Gonzalo Aguilar

May 6, 2016 Emilia Azcarte: Pinturas de Castas https://abstractioninaction.com/happenings/emilia-azcarte-pinturas-de-castas/


Artist: Emilia Azcarte

Pinturas de Castas
April 7, 2016 – May 30, 2016
Tiempos Modernos
Madrid, Spain

A medidos del siglo XVIII se desarrolló en  la América colonial un fenómeno artístico extraordinario: los pintores locales retrataron los cambios que se estaban produciendo en una sociedad con distintas  razas que se mezclaban. La llamada Pintura de Castas fue un fenómeno artístico-cultural que se dio fundamentalmente en el Virreinato de Nueva España (México) a principios del siglo XVIII  y que surge a raíz de la necesidad de establecer las bases del mestizaje casi sistemático que se daba en América. Estas pinturas eran utilizadas como una herramienta de explicación sobre las consecuencias de la unión entre razas y el resultado de ésta.

Realizados por pintores locales, los propios nombres de los cuadros son reveladores: “De Español, e Yndia, nace Mestiza”, “Español, y Mestiza producen Castiza”, “De Mulato, y Mestiza, nace, Cuarterón”…  Los cuadros, que se realizaban en series de 16 obras, fueron muy populares entre la sociedad ilustrada, pero apenas se conservan como series completas.

A través de la pintura, el color y la abstracción Emilia Azcárate ha querido plasmar una realidad que ya se daba hace trescientos años y reflejar la lucha constante a la que las minorías sociales se han tenido que enfrentar y cómo esa lucha, con el paso del tiempo, ha ido tomando nuevas formas. Antes, sus limitaciones se debían a leyes de segregación racial y hoy en día, después de la abolición de estas, se siguen sufriendo las consecuencias de un orden social que está implícito en el funcionamiento de la sociedad sobre todo en Latinoamérica.

Lo contemporáneo nace de la historia

El desarrollo de la Pintura de Castas coincide en el siglo con un descubrimiento revelador: el establecimiento de los colores primarios (amarillo, azul y rojo) realizado por Isaac Newton en su obra ‘’Opticks’’ publicada en 1702. A partir de esta coincidencia, Emilia Azcárate trabaja con un método casi matemático:

“Aprovechando esta coincidencia significativa asigné a cada una de las principales razas que contribuyeron con el proceso de mestizaje en América uno de los colores primarios. El amarillo a los indígenas, como símbolo de la riqueza; el azul a los africanos como símbolo de la naturaleza; y el rojo a los españoles por la importancia que le daban a la “pureza” de la sangre. A partir de esta disposición combino cada color primario según la raza que le corresponde, utilizando un sistema de porcentaje aproximado. En paralelo, diseñé un alfabeto que se asemeja a los jeroglíficos, escritura cuneiforme o  “códex”, donde el texto y la imagen forman una pareja inseparable. En mi alfabeto las letras no tienen limitaciones. En la pintura de castas el texto dice lo que la imagen esconde”.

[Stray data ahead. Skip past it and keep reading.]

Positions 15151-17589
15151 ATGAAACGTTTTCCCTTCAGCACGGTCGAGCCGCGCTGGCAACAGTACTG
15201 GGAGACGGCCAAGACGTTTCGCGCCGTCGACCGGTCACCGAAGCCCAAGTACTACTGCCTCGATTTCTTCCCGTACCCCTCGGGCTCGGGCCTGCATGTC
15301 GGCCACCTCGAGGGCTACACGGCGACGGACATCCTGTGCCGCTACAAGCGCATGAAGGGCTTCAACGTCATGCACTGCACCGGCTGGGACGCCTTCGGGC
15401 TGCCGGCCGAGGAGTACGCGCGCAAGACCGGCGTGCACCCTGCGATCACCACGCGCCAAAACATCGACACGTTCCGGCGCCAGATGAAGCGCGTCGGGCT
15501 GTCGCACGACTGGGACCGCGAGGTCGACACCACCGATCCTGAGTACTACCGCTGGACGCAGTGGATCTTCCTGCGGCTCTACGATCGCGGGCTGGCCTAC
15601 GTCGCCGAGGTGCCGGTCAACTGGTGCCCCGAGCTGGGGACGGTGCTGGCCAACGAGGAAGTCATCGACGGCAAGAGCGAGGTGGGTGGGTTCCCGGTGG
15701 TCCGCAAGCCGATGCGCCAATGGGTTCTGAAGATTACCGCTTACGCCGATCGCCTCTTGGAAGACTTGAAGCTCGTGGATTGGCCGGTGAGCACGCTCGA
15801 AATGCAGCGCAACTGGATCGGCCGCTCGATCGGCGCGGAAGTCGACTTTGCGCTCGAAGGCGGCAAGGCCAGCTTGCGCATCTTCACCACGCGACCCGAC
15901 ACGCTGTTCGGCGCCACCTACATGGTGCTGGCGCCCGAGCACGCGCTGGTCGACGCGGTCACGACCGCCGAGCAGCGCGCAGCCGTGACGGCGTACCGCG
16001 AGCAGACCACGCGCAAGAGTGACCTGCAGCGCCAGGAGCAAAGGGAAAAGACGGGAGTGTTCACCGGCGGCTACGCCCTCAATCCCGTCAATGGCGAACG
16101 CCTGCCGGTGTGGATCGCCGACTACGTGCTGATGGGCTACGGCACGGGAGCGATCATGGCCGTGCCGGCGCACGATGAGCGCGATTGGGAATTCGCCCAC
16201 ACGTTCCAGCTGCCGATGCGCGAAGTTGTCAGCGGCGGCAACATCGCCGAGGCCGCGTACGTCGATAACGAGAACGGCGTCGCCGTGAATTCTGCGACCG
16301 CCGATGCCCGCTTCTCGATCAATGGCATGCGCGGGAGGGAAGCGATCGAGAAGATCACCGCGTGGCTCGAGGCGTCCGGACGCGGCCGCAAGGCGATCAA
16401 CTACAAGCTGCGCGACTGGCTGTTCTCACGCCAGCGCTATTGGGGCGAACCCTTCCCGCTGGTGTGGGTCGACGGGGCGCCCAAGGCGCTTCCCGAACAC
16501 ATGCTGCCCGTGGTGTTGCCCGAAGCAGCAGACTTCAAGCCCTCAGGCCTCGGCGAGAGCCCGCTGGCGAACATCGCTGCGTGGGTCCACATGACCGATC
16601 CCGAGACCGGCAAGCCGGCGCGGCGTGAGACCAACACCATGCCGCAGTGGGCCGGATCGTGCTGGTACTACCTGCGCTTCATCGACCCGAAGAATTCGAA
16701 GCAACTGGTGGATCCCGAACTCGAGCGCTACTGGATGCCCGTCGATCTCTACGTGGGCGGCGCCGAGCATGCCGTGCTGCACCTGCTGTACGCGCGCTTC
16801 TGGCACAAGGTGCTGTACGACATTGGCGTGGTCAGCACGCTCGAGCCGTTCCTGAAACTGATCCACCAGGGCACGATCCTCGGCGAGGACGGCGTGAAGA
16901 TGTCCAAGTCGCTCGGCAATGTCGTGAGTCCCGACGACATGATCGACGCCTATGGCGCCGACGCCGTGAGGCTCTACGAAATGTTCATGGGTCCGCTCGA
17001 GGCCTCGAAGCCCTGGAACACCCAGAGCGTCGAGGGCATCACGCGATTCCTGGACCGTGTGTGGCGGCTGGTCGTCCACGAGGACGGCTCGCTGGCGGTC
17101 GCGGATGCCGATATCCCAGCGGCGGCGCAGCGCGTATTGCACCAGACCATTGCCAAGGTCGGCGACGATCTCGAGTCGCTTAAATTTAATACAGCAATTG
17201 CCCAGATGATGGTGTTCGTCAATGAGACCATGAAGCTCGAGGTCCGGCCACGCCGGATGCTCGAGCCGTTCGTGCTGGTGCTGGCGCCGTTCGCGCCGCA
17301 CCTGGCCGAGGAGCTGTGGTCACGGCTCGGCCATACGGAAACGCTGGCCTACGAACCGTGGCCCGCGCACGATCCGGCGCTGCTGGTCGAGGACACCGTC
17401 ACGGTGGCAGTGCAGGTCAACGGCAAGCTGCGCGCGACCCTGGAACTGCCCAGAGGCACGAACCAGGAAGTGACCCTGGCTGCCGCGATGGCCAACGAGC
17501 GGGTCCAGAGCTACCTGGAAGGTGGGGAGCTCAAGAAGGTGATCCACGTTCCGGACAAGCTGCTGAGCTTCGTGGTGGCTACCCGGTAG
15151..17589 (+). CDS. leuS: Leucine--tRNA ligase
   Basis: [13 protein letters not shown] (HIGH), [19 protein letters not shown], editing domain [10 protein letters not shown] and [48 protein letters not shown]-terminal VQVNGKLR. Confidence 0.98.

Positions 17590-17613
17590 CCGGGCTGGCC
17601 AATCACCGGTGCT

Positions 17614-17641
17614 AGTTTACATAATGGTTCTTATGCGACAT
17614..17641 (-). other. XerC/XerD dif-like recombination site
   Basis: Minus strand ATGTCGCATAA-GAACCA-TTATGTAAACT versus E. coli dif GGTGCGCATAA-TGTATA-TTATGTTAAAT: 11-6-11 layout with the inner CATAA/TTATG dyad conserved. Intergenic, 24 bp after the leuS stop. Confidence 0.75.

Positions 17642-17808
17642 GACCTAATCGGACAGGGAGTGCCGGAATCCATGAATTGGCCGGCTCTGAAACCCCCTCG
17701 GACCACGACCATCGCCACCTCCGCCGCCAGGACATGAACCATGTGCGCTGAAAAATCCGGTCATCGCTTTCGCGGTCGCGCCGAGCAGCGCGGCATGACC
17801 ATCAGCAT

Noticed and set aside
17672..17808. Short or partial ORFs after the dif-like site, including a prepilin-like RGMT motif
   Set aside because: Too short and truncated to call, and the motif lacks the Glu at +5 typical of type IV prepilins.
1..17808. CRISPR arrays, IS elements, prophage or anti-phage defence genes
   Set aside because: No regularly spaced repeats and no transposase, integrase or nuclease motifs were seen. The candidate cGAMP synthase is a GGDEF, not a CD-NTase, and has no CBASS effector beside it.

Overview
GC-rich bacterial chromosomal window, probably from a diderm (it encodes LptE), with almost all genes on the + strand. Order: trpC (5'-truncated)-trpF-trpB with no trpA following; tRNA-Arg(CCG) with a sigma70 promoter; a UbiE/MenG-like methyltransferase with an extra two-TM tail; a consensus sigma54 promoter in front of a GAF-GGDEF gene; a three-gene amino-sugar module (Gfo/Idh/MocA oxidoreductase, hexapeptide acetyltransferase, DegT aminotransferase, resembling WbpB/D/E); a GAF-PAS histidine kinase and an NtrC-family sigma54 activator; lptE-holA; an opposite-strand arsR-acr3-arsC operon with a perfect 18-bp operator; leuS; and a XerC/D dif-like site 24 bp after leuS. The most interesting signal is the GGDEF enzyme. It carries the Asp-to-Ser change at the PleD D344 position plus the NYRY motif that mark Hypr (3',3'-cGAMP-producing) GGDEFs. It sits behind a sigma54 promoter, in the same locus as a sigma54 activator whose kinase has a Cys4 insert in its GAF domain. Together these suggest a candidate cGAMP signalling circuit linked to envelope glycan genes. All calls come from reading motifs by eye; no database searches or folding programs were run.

May 6, 2016 Iosu Aramburu, Fernando Prieto, Adán Vallecillo: Todo lo sólido se desvanece en el aire https://abstractioninaction.com/happenings/iosu-aramburu-fernando-prieto-adan-vallecillo-todo-lo-solido-se-desvanece-en-el-aire/

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Artists: Miguel Aguirre, Gabriel Alayza, Iosu Aramburu, Marlon de Azambuja, Alejandra Delgado, Katherinne Fiedler, Catalina González, Carla Higa, Koening Johnson, Luana Letts, Eliana Otta, Fernando Prieto, Gianine Tabja y Adán Vallecillo.

Todo lo sólido se desvanece en el aire
April 13, 2016 – May 8, 2016
Centro Cultural PUCP
Lima, Perú

“Todo lo sólido se desvanece en el aire” está basado en el libro homónimo de Marshall Berman, donde se plantea una modernidad a partir de reconocer a la urbe moderna como principal escenario de la vida, donde la ciudad genera divisiones y dramas internos e ironías materiales.